CAT+FD: Center for the Advancement of Teaching and Faculty Development

Xavier > CAT+FD > Stereotype Threat and the Nature and Nurture of Intelligence

Stereotype Threat and the Nature and Nurture of Intelligence

As history teaches, very smart people can sometimes be very stupid. Psychology experiments suggest that human intelligence, which we tend to think of as quite stable, can be fragile; social factors can suppress intelligent thought, test performance and academic achievement. I will discuss a few of the suppressors, chief among them, "stereotype threat," which appears to play a role in the achievement gap between African Americans and Whites on tests and in school and between women and men on measures of math, science, and other stereotypically gendered areas of ability. I will discuss some recent work on stereotype threat, including lab experiments and field interventions.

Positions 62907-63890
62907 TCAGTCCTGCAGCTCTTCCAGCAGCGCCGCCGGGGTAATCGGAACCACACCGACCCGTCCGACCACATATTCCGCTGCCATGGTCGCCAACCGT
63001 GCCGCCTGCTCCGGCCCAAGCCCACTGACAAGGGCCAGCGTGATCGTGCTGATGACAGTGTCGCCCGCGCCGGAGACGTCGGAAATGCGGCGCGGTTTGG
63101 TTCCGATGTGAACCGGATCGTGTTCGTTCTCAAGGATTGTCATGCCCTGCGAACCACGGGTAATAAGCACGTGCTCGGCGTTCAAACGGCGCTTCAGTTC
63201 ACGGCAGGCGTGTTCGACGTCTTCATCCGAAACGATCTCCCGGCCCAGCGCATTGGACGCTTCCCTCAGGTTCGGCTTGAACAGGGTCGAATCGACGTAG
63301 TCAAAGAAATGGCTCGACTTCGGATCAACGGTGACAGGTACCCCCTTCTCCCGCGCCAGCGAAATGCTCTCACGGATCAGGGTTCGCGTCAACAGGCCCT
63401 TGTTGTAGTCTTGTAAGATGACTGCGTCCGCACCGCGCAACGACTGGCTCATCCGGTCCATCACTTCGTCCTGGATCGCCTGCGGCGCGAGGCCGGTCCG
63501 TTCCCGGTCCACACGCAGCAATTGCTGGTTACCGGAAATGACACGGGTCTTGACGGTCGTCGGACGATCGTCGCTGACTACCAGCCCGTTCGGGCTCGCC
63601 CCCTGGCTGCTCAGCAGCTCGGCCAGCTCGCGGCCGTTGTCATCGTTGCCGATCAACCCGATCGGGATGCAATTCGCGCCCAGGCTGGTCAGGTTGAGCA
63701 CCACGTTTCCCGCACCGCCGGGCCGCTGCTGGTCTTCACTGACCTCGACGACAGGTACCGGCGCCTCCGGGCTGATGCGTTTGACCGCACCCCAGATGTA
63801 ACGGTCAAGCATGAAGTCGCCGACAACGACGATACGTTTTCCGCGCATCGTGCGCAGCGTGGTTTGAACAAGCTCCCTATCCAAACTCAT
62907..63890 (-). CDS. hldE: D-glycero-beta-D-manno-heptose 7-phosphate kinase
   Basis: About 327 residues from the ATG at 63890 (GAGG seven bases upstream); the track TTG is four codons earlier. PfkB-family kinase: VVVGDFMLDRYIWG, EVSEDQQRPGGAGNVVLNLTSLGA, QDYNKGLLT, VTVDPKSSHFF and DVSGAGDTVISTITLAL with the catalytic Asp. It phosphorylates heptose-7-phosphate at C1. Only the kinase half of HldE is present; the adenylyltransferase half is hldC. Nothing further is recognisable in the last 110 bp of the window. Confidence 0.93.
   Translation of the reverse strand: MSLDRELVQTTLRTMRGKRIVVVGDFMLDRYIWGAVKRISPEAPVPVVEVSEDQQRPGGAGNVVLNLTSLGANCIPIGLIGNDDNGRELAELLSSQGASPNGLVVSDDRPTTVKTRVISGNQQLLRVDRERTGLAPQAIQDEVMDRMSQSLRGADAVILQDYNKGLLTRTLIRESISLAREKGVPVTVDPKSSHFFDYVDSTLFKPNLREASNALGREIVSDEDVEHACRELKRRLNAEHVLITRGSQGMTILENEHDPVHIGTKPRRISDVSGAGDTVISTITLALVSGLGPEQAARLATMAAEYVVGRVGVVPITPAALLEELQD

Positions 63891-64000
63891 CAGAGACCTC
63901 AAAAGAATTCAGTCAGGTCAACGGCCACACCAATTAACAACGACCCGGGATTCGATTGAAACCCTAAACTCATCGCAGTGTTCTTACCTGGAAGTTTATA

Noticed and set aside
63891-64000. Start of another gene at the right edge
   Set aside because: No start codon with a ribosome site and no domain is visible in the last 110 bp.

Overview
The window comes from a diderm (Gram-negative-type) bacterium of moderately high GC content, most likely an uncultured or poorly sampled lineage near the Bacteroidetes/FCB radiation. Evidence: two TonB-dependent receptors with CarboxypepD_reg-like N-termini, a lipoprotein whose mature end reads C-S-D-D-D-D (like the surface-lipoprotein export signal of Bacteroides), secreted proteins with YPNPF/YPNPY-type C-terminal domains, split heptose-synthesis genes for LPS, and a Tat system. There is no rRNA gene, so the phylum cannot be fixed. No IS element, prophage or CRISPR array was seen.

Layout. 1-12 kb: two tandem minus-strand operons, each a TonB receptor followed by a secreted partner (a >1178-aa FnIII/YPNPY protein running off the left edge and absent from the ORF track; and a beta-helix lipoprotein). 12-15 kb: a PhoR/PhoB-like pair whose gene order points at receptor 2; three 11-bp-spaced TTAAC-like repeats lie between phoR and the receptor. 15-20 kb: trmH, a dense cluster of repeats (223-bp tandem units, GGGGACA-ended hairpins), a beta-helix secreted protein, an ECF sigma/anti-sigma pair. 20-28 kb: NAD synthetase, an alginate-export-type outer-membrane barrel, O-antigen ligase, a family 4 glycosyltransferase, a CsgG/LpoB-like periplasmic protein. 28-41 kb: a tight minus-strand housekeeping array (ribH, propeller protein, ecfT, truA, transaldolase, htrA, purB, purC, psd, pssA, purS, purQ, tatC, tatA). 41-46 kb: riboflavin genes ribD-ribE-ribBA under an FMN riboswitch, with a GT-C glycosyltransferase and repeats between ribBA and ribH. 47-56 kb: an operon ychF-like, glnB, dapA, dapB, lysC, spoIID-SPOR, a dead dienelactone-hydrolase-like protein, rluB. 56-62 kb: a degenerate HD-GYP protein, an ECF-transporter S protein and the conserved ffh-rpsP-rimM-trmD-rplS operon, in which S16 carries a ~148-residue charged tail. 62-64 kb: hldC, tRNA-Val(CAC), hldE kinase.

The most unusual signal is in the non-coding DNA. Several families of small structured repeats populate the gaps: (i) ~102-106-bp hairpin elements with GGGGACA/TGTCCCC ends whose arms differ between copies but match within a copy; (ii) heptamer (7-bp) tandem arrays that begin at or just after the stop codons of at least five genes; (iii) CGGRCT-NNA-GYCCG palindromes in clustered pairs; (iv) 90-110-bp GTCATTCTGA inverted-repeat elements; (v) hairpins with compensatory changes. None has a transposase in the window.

Note: Light refreshments provided.

To register: RSVP to Olivia Crum at or call ext 7512.

Tags: outside speaker, assessment, stereotype threat
Format: presentation
Event ID: 01065

See also: upcoming | past | subscribe | tags

Creative Commons License
Except where otherwise noted, the content on this site is licensed under a
Creative Commons Attribution-NonCommercial-ShareAlike 4.0 International License.
Please credit CAT+FD and include link if possible.
Last modified: 04/29/2022 10:25 am
Validate this page
Maintained by Bart Everson <send message>
CAT+FD home pageContact CAT+FD
Campus Map    Directory    Contact Us    EMERGENCY PREPAREDNESS    © 2007 Xavier University of Louisiana. All rights reserved
EST 1925